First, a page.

Felt and melton are closely related – and often mistaken for each other – so they’re being addressed in a shared entry.
Felt is a non-woven fabric made from short fibers that have been brought together using a combination of heat, pressure and various chemicals to create a dense, thick fabric with a slightly fuzzy surface. Some felts are brushed – or teased – to enhance that fuzzy surface, although that’s not the case with most craft felts.
Craft felt is the cheapest felt out there. It’s made out of polyester and you can get it at any big-name fabric store for about five dollars a yard. It comes in many colors and there are even some printed felts out there. It’s quite stiff, it doesn’t drape well and has all the breathability of a plastic bag. It’s most often used for children’s costumes, soft toys and appliques.
Felt doesn’t fray, has no nap and no grain, so when you’re cutting a pattern from it – whatever it might be – you can fit the pieces on any which way and get the maximum use out of every square inch.
Because it’s not a woven fabric, felt isn’t very strong, especially craft felt. You don’t want to make a full cape out of it for anyone larger than a child, as it might fall apart under its own weight. If you want a cape made from something that looks like felt but can stand up to the task, consider melton wool – I’ll get into that in a moment.
Along with children’s costumes, felt is popular for accessories, robes, ponchos, even vests. Because of felt’s weakness, you want to stick to simple patterns that aren’t going to have a lot of stress put on the seams.
The poodle skirts of the 1950s were traditionally made of felt, and if you want to re-create one for yourself, consider going a step up from polyester felt and look into what wool felt can offer. It’s more breathable, has a nicer drape to it and isn’t as shiny as craft felt. Seriously, that stuff can reflect a surprising amount of light.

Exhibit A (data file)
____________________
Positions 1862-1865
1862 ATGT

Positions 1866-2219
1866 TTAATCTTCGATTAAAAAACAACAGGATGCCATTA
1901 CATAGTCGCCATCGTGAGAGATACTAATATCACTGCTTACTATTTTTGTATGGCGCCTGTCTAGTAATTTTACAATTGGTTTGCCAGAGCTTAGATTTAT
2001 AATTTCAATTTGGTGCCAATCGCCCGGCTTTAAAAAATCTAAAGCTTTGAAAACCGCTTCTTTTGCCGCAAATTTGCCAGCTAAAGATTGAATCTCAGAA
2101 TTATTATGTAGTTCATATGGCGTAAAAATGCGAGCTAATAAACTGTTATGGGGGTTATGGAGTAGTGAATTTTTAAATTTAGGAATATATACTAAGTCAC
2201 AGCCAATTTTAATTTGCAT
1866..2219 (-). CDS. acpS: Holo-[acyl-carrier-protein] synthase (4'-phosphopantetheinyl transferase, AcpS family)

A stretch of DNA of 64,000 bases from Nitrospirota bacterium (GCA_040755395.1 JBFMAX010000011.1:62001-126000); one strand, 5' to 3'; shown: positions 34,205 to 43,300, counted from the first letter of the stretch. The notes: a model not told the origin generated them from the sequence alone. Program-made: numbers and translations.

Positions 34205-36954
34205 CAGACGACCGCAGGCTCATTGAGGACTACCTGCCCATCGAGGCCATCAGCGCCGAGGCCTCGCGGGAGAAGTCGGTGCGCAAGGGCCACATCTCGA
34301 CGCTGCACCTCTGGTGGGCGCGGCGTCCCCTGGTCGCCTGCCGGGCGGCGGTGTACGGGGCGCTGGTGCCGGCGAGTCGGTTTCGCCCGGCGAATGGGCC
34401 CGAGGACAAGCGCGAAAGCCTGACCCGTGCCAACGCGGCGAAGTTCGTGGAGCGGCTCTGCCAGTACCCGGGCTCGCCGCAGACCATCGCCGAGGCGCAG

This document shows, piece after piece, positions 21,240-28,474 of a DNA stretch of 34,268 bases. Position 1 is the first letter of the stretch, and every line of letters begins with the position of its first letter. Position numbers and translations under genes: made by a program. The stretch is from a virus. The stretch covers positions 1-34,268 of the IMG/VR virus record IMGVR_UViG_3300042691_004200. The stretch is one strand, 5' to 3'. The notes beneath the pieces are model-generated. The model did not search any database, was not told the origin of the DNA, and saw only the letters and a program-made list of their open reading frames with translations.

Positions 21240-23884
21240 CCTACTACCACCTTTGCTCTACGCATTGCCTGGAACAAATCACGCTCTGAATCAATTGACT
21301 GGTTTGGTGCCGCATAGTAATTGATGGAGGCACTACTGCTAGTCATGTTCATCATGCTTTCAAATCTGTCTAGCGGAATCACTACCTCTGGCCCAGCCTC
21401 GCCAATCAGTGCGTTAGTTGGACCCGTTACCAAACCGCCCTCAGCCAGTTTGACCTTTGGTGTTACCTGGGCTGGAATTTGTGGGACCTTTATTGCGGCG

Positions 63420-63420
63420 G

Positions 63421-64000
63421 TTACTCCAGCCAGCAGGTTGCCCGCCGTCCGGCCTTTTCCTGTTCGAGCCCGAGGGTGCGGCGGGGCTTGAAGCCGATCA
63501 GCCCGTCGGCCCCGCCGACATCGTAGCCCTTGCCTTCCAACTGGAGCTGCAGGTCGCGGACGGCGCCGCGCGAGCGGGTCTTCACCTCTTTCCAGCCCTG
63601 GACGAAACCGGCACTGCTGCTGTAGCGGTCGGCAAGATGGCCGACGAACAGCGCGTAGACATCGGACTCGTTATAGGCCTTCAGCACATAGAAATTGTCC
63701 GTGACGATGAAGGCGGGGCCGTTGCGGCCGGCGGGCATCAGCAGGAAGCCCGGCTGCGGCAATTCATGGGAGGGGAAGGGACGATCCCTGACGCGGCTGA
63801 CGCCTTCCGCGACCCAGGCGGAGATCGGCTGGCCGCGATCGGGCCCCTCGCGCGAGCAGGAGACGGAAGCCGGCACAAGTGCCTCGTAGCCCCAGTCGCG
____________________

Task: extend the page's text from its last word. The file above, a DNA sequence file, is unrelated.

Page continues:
Of course, woolen felt costs a bit more than its polyester brethren. Felt that’s 20% wool and 80% rayon costs about ten dollars a yard. There’s also felt that’s 70% wool and 30% rayon, for around eighteen dollars a yard and pure wool felt starts around twenty-four dollars a yard. A large variety of colors are available in each variety but they’re all solid colors. I’ve never seen a striped or printed wool felt although I suppose there’s a first time for everything.
So, up near the top of the page, I mentioned melton wool as a sibling to felt.
Melton starts life as a woven wool fabric – plain weave or sometimes a twill weave -, but it’s given a special finish that makes the fabric shrink a LOT and it becomes indistinguishable from non-woven felt. The surface of the fabric is brushed and sheared to give it a slightly-fuzzy texture, but it doesn’t have a visible nap to it. It’s stronger than regular craft felt, thicker and heavier. It’s a popular choice for coats. Wool melton costs around twenty-five dollars a yard in my experience, but canny shopping – or a willingness to accept a wool blend – can bring the price down. The heavier the melton, the higher the price, of course.
A regular sewing foot and universal needle will suit craft felt and middle-weight felts. For melton, you’ll want a heavier needle and a rolling foot to cope with bulky seams. Cotton or polyester thread are both okay. Be prepared to clip and grade your seams to reduce bulk.
Polyester felt is machine washable and should be left to air dry. Wool felt should be sent to a dry cleaner. If you want to amuse yourself, toss a scrap in a hot wash and then in the dryer and see how much smaller it is when it comes out. It’s not quite a shrinky-dink, but it’s close.
It doesn’t press well – although you can use a warmer iron on wool felt than on its polyester counterpart. The fabric’s bulk means it doesn’t take creases well, but it rarely gets creased either. When ironing woolen felt or melton, turn off the steam, or else you will shrink it.